New technology centre caters for growing offshore industry

09 Dec 2010

According to Germanischer Lloyd, offshore service vessels (OSVs) are becoming larger, more specialised and technically sophisticated as a result of the rising demand for more complex deepwater field developments, including the Gulf of Mexico (GoM), a trend recognised by GL's new US training centre.

GL says that currently, there are some 2,500 OSVs worldwide, with a steady growth projected from now through 2020. This has led to an expanded definition of OSV which refers to "‘not only traditional supply boats, but also anchor handling tug/supply ships, well stimulation ships, and standby ships", and even those "built to carry hazardous and noxious substances, to fight fires, or to occasionally recover oil"’ explains Stephen Gumpel, area manager North and Central America at GL.

GL says that aside from the traditional uses of OSVs in the maritime and oil and gas industries, interest in OSVs is rising exponentially in the growing offshore wind industry. European offshore wind parks will create a demand for 15 to 20 installation ships, an additional 40 to 50 installation ships will be needed as China and the US enter this market, and these vessels will require 200-300 service craft such as crew supply and service and maintenance vessels.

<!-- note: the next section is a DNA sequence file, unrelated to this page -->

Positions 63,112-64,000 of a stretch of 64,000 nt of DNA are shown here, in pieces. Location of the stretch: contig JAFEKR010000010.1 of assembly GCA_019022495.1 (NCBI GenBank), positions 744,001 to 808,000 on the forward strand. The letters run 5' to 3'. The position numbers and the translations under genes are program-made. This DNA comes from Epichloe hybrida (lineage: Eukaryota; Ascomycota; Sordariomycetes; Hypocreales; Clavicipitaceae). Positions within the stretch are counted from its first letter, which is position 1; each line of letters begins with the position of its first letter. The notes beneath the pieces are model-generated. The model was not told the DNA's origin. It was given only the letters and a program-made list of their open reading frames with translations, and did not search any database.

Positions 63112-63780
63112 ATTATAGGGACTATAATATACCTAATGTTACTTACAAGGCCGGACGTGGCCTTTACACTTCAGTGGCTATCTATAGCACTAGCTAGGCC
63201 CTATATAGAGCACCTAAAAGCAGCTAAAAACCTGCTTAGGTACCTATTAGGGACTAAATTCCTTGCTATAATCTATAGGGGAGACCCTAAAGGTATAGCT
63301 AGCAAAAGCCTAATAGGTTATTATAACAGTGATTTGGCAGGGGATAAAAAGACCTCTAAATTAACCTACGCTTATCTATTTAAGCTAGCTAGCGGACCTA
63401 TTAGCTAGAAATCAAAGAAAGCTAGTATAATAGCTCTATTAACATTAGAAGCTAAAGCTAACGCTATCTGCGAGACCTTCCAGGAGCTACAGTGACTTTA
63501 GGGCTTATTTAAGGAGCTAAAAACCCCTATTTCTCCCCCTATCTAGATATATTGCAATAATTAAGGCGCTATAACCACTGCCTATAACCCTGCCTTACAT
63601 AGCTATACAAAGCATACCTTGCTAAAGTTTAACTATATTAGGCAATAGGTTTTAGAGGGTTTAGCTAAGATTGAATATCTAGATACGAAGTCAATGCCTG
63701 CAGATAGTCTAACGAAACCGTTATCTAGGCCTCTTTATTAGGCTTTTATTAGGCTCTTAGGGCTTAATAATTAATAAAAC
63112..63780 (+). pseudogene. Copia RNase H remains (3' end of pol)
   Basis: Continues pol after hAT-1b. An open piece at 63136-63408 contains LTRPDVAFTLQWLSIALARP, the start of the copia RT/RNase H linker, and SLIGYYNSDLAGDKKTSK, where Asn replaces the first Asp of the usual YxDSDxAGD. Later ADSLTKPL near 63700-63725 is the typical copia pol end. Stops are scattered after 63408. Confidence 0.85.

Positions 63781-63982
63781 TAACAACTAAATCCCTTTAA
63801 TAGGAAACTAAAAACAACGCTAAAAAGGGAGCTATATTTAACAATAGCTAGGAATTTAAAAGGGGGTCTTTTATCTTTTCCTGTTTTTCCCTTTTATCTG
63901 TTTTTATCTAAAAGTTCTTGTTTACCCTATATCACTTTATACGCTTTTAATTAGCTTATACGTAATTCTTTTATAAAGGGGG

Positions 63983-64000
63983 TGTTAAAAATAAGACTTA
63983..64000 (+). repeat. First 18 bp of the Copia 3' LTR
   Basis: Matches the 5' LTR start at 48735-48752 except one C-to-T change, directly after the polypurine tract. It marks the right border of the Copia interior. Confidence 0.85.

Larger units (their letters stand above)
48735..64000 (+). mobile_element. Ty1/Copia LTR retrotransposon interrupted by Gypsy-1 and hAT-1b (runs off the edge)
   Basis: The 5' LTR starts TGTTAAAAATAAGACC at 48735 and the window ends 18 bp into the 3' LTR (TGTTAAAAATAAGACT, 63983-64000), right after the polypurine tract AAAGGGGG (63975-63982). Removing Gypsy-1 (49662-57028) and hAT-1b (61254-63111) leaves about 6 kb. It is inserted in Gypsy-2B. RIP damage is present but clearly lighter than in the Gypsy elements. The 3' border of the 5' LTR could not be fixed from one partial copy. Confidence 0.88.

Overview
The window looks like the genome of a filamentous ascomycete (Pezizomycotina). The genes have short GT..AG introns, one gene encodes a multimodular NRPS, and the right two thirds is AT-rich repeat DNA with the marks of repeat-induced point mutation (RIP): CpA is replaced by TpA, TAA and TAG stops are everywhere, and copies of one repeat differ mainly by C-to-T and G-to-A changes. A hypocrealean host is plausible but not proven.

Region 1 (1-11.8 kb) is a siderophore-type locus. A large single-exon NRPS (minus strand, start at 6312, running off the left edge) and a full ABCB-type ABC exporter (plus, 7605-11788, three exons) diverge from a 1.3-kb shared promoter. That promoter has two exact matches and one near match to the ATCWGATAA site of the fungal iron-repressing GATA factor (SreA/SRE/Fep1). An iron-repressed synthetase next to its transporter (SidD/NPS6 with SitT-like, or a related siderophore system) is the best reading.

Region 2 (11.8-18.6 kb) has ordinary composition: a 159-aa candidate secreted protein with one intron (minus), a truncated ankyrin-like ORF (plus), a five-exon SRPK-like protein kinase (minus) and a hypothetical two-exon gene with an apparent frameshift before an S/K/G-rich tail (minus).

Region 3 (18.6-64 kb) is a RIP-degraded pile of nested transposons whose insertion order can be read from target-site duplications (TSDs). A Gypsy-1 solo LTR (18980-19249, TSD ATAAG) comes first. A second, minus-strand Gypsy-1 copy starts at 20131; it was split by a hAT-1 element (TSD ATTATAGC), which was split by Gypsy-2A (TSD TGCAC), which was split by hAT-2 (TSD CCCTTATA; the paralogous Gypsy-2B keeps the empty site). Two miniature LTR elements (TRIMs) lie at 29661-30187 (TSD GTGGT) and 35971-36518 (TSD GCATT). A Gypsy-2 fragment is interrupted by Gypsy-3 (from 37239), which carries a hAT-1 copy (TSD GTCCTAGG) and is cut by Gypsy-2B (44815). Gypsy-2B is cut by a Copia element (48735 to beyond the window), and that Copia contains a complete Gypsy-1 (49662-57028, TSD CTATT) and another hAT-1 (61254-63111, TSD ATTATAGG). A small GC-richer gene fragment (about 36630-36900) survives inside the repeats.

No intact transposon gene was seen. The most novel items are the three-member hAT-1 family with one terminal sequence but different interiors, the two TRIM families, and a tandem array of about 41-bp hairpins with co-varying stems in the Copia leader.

Currently, GL is supervising several OSV newbuilding and re-building projects, including self elevating units for wind turbine installation purposes, anchor handlers, cable laying barges and vessels, and various supply and maintenance vessels, and is already involved in more than 18 wind installation and maintenance newbuilding projects.

Earlier in 2010, GL opened on its Technical Center for Plan Approval of Hull, Machinery, Safety and Stability in Houston to serve the US Gulf Coast region.

Links to related companies and recent articles ...

Germanischer Lloyd SE

view more